Ok, so given that it’s hard for gamers to broadly define what sci-fi is, it’s worth calling out a pair of sub-genres which have managed to escape this problem.
First off, Cyberpunk is recognizably its own thing. While it has many influences, and even a few flagships of its own, the idea has never cemented into a single vision. There are trappings which recur (the net, cyberware, corporations, suburban visions of urbanism and such) but exceptions also abound, especially where the boundary between cyberpunk and “near future sci-fi” gets fuzzy. What’s curious about Cyberpunk is that I think it’s benefitted a lot from competing yet overlapping visions. This is as true of the source material (say, Gibson vs. Sterling) as it is of the gaming material (Cyberpunk 2020 vs Shadowrun, say). Where the split between Star Wars and Star Trek leaves only a small amount of overlap, cyberpunk material swims in the same pool, but it’s a varied enough pool that it’s not disruptive when a specific example reveals the thing that makes it different (like biotech, aliens or magic). This is kind of cool, and it explains why an idea which is basically a past vision of the future remains so potent for us.
The second big genre is military sci fi. In books, this is a huge swath of stuff, and it has lots of recurring elements. There’s actually less gear porn than you’d expect, but also a lot more politics. If there’s any one thing that keeps military sci-fi from being coherent it’s that the particular ethos that the specific tactical genius of that particular series endorses is such a moving target. The weird thing, however, is that this is not something that’s made a lot of transition into gaming, which seems odd, because the trappings are definitely a good match.
I think there are two big factors at work here. First, if this is your genre, there’s a god chance that you can just play GURPS and be happy with it. There are a lot of assumptions baked into that statement, but I think there’s more than a little truth to it.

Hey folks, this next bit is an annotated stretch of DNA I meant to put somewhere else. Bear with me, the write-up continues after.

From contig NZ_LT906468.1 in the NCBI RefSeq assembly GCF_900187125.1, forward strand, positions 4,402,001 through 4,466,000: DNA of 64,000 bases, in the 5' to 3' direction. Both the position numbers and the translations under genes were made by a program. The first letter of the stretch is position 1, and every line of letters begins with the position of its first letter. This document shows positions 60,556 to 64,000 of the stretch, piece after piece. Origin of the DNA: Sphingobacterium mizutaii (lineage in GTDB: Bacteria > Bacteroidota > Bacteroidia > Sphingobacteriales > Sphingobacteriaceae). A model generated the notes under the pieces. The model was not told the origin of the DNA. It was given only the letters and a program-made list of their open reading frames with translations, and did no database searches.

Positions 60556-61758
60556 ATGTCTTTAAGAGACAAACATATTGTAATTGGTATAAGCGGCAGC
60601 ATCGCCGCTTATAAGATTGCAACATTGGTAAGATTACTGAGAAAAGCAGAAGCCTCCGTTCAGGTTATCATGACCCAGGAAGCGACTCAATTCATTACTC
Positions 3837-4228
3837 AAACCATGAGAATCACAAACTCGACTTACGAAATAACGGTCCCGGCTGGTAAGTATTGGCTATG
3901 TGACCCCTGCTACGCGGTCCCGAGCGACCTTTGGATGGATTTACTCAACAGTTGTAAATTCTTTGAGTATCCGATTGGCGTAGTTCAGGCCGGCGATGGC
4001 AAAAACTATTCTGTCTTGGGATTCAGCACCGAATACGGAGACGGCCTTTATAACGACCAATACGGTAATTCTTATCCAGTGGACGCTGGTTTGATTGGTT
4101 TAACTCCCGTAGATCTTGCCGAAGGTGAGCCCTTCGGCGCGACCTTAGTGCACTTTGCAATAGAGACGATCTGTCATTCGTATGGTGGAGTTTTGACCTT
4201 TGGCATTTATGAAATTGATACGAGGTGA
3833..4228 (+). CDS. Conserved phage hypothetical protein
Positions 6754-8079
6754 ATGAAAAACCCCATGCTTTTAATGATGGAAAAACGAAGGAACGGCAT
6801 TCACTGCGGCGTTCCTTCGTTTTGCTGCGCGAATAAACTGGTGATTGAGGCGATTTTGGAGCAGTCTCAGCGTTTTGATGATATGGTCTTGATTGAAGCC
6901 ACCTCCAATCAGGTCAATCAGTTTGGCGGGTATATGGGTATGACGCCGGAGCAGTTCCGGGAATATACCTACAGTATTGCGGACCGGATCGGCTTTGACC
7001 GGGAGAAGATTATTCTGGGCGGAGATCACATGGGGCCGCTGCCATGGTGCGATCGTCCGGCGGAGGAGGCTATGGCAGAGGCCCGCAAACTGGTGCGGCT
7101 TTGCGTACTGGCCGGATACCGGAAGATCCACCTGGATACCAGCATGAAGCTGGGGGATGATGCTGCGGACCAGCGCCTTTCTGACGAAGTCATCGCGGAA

Second, and perhaps more importantly, I have very rarely seen military sci-fi structured in a way that I would consider group friendly. The role of the protagonist – usually a military genius isolated and unrecognized because of [shortcoming that is a problem in the setting but which we, the reader, think should not be held against them] – is also the role of commander. Other characters might be important, but they must either be subordinate (bodyguards, soldiers and the like) or outside of the world that important things happen in (love interests and politicians, mostly). Not to say you can’t come up with a group for play in many of these settings – it’s easy to do – but doing so requires you do something different than follow the normal shape of the fiction.
I should note, I’m sure there is some military sci-fi out there that doesn’t follow this model – it’s just that I’ve seen it so often that I kind of view it as baked in. If you’ve got a counter-example, then run it through this metric. How many strong relationships to characters have to people other than the main character, and how static are those? There will always be some – people have families and the occasional romance – but they aren’t particularly robust or fiction-driving, at least beyond their establishment. This is not a criticism of these books – I loves me some Vorkosigan – but just an observation on how they’re structured.
Now, as I thought about these things, it occurs to me that there’s a third sub-genre worth noting because it’s possible that it won’t be overwhelmed by its media, and that is of course the small, diverse ship crew working to get by. This is Firefly, certainly, and it’s a large swath of Traveller, and it’s going to be a big part of Bulldogs too, an dit probably needs a pithy name. It’s is an oddball because, to be honest, if there are books about this then I have not read them (and I’ll happily take suggestions). Maybe that means it’s not really even a sub-genre, it’s just a stump. Maybe it really just is the “Firefly” genre and that’s all there is to it. I honestly can’t tell from this vantage point, but it will be curious to see if this grows into its own thing, or if it’s just a cul de sac.